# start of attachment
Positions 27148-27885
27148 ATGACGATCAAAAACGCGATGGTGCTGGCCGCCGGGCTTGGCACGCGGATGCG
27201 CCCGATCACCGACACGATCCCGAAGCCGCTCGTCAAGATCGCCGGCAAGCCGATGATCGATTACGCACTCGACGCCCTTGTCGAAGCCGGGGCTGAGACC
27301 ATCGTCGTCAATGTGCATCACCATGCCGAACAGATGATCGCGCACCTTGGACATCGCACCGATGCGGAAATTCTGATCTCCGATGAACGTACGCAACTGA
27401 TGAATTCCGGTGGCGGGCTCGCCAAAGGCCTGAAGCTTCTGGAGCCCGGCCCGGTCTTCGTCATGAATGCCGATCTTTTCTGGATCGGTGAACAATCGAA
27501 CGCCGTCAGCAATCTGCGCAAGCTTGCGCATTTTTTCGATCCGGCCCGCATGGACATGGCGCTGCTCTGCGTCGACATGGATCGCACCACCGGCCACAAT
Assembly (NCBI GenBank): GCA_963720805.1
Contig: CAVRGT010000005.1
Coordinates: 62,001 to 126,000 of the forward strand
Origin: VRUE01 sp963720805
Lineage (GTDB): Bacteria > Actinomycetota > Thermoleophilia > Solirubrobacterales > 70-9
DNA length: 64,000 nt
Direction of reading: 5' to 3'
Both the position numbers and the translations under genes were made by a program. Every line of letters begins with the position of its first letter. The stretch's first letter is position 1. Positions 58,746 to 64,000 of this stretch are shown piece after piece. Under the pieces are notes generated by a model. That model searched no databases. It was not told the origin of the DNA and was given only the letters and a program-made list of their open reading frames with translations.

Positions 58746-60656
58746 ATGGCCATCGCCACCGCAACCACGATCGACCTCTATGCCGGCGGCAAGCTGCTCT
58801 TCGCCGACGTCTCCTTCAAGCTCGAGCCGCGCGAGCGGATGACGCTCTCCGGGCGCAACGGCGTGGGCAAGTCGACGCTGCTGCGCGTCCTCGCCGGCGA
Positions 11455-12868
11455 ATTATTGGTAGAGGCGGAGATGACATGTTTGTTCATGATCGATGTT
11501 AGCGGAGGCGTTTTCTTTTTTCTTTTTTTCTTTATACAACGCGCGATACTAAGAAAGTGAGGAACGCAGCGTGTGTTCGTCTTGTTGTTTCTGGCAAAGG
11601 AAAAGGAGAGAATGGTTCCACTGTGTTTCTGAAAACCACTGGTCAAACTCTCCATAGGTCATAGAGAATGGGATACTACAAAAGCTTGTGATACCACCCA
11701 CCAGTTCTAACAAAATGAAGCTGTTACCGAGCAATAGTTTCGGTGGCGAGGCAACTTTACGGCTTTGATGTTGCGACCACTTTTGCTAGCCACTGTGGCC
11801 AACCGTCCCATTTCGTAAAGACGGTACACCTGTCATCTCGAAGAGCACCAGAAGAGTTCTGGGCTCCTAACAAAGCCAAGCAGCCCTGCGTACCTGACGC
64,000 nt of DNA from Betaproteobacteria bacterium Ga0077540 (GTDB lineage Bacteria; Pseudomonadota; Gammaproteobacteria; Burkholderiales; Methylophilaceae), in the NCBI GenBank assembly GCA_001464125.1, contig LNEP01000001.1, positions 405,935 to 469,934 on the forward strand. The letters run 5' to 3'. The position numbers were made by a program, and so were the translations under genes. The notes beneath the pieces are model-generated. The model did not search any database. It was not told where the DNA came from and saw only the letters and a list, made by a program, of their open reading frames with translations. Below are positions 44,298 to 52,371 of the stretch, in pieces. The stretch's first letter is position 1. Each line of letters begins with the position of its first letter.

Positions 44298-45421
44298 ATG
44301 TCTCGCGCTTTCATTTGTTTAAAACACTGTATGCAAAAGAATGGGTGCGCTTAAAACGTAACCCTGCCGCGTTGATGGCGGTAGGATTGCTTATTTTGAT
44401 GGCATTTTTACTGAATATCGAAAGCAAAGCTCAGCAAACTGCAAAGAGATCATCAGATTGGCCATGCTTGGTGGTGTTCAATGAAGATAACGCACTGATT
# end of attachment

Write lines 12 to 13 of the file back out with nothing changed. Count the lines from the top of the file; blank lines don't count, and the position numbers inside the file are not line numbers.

DNA length: 64,000 nt
Direction of reading: 5' to 3'